Last time we started a discussion about STEM education and how it aligns with a Charlotte Mason education. If you haven’t yet read that post, I encourage you to do that.
Today we want to continue that discussion by looking at how a Charlotte Mason education can help prepare a student to pursue a STEM career. If your child does have a bent toward science, technology, engineering, or math, a Charlotte Mason education will give him or her a solid foundation as well as some unique advantages for further studies in that direction.
Let me give you ten ways a Charlotte Mason education can prepare a student for success in a STEM field.
1. STEM studies emphasize creative problem solving. With a Charlotte Mason education you spread a feast of a wide range of subjects and encourage your student to form relations in many directions. That broad base gives your student an ever-expanding storehouse of ideas from which to draw and build upon. The more ideas and subjects that your student connects with, the larger the reservoir he will have to fuel his own ideas and solutions to problems.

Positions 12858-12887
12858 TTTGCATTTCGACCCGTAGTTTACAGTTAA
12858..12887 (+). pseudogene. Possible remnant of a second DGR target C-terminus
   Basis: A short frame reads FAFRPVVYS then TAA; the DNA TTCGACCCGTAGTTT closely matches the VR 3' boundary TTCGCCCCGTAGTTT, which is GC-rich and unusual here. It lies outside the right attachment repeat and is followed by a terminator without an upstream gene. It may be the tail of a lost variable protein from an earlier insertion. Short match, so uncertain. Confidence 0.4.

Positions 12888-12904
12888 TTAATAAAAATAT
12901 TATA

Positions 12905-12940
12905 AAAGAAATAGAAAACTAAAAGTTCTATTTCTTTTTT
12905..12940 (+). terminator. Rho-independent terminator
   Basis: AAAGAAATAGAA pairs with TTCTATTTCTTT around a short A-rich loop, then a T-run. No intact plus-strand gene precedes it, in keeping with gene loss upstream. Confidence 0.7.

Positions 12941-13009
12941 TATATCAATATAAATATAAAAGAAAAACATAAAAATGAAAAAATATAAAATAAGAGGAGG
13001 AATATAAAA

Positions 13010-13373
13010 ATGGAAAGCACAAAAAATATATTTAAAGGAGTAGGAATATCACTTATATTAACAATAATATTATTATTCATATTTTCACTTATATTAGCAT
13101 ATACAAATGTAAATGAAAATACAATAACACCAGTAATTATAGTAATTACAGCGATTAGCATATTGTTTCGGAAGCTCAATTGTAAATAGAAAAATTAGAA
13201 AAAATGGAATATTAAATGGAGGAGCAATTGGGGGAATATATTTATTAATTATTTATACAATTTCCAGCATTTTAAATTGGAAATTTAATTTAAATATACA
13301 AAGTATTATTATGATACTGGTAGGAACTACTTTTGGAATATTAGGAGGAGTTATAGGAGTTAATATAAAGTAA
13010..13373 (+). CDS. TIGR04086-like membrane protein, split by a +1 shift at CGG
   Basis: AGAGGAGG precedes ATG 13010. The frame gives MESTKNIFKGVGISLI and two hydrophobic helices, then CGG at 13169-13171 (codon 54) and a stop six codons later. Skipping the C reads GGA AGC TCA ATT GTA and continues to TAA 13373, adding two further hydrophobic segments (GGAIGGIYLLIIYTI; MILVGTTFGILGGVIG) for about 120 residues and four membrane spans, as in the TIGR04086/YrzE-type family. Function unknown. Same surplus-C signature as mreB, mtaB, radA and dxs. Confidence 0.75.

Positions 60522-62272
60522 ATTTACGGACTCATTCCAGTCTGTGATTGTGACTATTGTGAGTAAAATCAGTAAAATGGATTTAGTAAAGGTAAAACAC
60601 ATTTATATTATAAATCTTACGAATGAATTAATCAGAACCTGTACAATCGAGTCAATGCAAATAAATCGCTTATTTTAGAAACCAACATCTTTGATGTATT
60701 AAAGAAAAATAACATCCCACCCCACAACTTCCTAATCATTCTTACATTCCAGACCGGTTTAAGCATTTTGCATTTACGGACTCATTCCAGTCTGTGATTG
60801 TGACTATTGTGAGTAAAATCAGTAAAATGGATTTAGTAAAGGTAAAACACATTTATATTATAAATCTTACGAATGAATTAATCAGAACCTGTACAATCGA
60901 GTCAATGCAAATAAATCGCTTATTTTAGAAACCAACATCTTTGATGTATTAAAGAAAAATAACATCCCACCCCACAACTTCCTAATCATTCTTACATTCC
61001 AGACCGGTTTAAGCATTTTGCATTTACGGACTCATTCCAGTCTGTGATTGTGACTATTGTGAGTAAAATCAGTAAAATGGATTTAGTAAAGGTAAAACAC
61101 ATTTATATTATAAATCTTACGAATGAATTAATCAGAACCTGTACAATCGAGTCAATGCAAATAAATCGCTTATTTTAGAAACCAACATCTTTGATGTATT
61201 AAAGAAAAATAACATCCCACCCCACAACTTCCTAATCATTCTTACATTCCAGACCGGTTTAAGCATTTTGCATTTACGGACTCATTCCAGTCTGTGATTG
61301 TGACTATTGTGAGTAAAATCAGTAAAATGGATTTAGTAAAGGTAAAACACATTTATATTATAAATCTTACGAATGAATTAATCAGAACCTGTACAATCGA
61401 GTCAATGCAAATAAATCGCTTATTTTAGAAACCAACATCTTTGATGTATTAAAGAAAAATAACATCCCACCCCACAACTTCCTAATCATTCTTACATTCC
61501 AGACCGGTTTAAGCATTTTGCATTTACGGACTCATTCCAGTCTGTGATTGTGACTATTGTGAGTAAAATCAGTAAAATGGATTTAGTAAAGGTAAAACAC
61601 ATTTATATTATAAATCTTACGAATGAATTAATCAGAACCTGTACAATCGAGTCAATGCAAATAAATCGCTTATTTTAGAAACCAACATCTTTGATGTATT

2. The stories of people’s lives in history, Bible, and literature help your child internalize solid life principles and good values. In other words, they instruct the student’s conscience. An instructed conscience is crucial in all of life but especially in STEM areas, as decisions need to be made about not just what technology can do but whether it should and why or why not. Those who go into science, technology, engineering, or mathematics as a career in the future will be faced with hard decisions that require foundational principles and values that are deeply set in that person’s heart, that won’t be swayed by majority opinions. We talked more about this aspect of a Charlotte Mason education last time in that previous post. It’s a very important part of your child’s education.
3. Art and music studies cultivate your child’s tastes for what is good and beautiful. Those personal tastes will come into play in STEM careers as people decide what their creations will look like and sound like. Art and music are powerful carriers of messages, and too much of it these days carries messages that are less than noble. With the art and music studies in a Charlotte Mason education, you can simply and consistently cultivate your child’s beauty sense and encourage him to use those media for good.